Study Supports Activity of Gemcitabine in Treatment of Early-Stage Breast Cancer

October 1, 2007
Oncology, ONCOLOGY Vol 21 No 11, Volume 21, Issue 11

Gemcitabine (Gemzar), which is approved in combination with paclitaxel (Taxol) in the first-line, postsurgical treatment of metastatic breast cancer, was the subject of a study presented at the 43rd annual meeting of the American Society of Clinical Oncology (ASCO), with encouraging results in the presurgical treatment of breast cancer.

Gemcitabine (Gemzar), which is approved in combination with paclitaxel (Taxol) in the first-line, postsurgical treatment of metastatic breast cancer, was the subject of a study presented at the 43rd annual meeting of the American Society of Clinical Oncology (ASCO), with encouraging results in the presurgical treatment of breast cancer.

Promising Regimen

Results of the study showed that adding gemcitabine to the current standard-of-care treatment was a promising regimen for patients with stage II/III breast cancer. The phase II investigation (abstract #595) evaluated the addition of gemcitabine to the current standard-of-care of epirubicin (Ellence) and cyclophosphamide followed by paclitaxel in patients with stage II/III breast cancer. The treatment schedule was a dose-dense sequential neoadjuvant (presurgical) chemotherapy combination, meaning that the combination was administered at shorter intervals between treatments.

Results showed a promising regimen in terms of pathologic complete response (pCR). In addition, patients who tested positive for the HER2 gene also were given trastuzumab (Herceptin) and demonstrated additional response.

More About the ASCO Trial

The trial enrolled stage II/III breast cancer patients (with a median age of 45 years), including inflammatory tumors, a type of breast cancer that causes the breast to swell, redden, and feel warm. Of the 73 patients enrolled in the investigation, 42 (57.5%) were classified as T2, 12 (16.5%) as T3, and 19 (26%) as T4, which included 13 patients with inflammatory tumors. A biopsy was performed before treatment for the biomarker component of the study.

Patients received a first sequence of epirubicin and cyclophosphamide (90/600 mg/m2) for three cycles followed by a second sequence of paclitaxel and gemcitabine (150/2,500 mg/m2) for six cycles. Treatment was administered on day 1, every 2 weeks, with growth factor support. HER2-positive patients (20 patients, 27.3%), were given trastuzumab (2 mg/kg with a loading dose of 4 mg/kg) concomitantly. Afterward, the patients underwent surgery, radiotherapy, and adjuvant hormonal therapy according to individual institutional practice.

All patients from the study showed a response to the regimen. Of the entire study group, 27 patients (36.9%) achieved a pCR, with 50% representation from the HER2-positive patients who also were given trastuzumab. A total of 47 patients (64.4%) underwent conservative surgery.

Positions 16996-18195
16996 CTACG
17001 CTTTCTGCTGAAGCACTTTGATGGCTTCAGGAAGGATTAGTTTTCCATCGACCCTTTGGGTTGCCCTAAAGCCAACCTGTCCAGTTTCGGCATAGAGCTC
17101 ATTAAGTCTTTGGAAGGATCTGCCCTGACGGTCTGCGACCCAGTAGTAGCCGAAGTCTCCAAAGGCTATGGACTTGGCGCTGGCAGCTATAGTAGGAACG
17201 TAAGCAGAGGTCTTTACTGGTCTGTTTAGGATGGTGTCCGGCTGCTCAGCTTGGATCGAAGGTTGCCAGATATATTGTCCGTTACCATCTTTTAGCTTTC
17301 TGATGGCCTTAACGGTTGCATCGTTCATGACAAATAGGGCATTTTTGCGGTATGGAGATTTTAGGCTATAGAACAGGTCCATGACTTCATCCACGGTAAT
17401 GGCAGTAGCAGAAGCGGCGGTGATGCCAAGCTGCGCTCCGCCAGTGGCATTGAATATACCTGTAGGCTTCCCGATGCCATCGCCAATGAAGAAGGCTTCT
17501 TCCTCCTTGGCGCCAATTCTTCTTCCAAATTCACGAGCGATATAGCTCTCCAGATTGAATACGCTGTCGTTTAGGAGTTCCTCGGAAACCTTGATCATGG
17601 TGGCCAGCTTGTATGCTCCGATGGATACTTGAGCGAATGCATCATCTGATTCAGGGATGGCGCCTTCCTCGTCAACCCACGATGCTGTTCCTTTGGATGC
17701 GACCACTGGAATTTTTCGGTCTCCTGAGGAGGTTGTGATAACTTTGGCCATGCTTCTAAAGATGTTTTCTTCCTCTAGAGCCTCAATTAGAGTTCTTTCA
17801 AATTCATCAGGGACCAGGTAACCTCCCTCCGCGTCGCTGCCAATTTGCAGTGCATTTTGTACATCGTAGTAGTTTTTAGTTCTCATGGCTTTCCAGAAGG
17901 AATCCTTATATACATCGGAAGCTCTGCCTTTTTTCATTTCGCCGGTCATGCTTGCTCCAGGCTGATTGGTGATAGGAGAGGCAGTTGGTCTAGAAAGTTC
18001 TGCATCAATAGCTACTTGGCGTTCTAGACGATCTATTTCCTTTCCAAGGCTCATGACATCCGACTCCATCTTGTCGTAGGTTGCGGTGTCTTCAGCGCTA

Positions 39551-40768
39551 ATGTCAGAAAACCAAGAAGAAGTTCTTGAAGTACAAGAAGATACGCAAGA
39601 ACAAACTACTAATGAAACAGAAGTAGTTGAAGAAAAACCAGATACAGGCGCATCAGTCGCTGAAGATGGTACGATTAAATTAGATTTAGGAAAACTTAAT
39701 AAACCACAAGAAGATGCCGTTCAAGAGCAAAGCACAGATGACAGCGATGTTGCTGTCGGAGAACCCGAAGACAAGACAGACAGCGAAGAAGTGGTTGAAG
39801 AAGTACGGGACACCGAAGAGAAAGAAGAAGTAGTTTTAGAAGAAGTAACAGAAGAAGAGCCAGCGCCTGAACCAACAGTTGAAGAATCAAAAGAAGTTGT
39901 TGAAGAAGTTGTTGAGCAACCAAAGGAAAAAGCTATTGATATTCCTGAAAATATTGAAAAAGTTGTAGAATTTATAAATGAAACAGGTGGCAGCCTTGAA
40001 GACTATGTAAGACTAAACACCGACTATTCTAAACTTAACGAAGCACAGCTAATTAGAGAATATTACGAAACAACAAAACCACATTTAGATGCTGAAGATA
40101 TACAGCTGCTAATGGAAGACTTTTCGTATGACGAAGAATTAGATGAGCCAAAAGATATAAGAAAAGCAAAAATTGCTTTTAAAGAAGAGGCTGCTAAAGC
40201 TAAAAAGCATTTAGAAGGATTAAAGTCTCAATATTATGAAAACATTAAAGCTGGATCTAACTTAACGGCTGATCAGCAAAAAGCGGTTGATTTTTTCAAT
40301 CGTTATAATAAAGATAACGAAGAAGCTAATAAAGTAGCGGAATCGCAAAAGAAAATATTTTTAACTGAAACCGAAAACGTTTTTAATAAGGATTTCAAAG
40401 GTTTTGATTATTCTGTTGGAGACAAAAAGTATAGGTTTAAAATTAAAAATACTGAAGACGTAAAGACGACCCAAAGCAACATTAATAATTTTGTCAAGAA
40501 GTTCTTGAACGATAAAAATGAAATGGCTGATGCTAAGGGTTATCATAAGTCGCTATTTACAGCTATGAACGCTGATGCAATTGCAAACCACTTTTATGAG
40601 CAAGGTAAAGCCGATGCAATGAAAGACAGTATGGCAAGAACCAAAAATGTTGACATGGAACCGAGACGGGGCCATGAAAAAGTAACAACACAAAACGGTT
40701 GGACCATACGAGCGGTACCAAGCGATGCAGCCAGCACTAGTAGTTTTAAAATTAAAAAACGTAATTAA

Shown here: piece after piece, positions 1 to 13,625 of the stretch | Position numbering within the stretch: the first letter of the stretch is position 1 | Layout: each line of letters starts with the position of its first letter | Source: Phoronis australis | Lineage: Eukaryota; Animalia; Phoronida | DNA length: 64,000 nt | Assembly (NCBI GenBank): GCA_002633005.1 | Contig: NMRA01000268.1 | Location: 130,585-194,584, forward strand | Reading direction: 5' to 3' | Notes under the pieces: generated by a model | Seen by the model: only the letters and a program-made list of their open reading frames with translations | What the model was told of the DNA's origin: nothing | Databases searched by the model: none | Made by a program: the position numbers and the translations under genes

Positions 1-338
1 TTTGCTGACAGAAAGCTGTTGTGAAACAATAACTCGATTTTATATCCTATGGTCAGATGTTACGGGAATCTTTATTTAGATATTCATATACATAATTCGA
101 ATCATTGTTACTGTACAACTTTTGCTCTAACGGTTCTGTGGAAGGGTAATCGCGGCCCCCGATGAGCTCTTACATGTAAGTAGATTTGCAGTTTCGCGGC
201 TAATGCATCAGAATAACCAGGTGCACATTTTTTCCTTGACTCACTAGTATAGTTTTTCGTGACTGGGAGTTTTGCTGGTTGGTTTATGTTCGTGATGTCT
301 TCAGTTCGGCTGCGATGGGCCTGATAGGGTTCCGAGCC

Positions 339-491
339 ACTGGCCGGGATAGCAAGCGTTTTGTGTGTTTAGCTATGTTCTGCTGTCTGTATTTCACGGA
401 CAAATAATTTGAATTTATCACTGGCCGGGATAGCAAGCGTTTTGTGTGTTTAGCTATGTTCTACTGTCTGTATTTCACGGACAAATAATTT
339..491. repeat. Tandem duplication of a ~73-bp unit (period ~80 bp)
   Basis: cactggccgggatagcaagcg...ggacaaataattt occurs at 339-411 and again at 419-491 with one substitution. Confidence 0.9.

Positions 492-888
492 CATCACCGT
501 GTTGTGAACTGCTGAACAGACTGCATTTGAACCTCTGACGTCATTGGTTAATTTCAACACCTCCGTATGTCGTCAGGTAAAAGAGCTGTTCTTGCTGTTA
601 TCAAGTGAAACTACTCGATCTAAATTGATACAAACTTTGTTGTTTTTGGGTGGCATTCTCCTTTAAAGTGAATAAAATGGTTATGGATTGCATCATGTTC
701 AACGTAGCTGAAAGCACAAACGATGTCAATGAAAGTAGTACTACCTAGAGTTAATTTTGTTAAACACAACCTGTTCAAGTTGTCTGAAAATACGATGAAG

The grade 3/4 hematologic toxicities were leukopenia in six patients (9%); neutropenia in eight patients (12%), and; anemia in one (2%). Nausea (13%) and vomiting (15%) were the most frequent grade 3/4 nonhematologic toxicities. Asymptomatic decrease in cardiac ejection fraction was observed in one patient treated with trastuzumab, with subsequent normalization.

Aggressive Research Plan

"The data [presented at the ASCO meeting] reflects our ongoing, aggressive research plan involving Gemzar as a key therapeutic foundation for the treatment of breast cancer," said Allen Melemed, MD, medical director, global oncology at Eli Lilly and Company, the manufacturer and marketer of gemcitabine. "We are encouraged with the activity Gemzar has shown in this breast cancer study."

Lilly has also cited five completed or ongoing phase III trials that will further study gemcitabine as a chemotherapeutic foundation for the treatment of early-stage breast cancer. Enrollment has been completed in one trial and is ongoing in an additional four phase III early-stage breast cancer studies evaluating the addition of gemcitabine to commonly used treatment regimens.

Two adjuvant (postsurgical) therapy trials, National Surgical Adjuvant Breast and Bowel Project (NSABP) B-38 (4,400 patients) and tAnGo (paclitaxel, Anthracycline, Gemcitabine, and cyclophosphamide, 3,000 patients), will compare the addition of gemcitabine to the paclitaxel arm of each study. A third adjuvant trial, SUCCESS (3,600 patients), is designed to compare the addition of gemcitabine to a docetaxel-based regimen.

Two additional trials, which are neoadjuvant-specific—NSABP B-40 (1,200 patients) and Neo-tAnGo (800 patients)—will evaluate the addition of gemcitabine to the paclitaxel or docetaxel arm of the treatment regimen. For additional information on any of these investigations, log on to www.lillytrials.com or www.clinicaltrials.gov.

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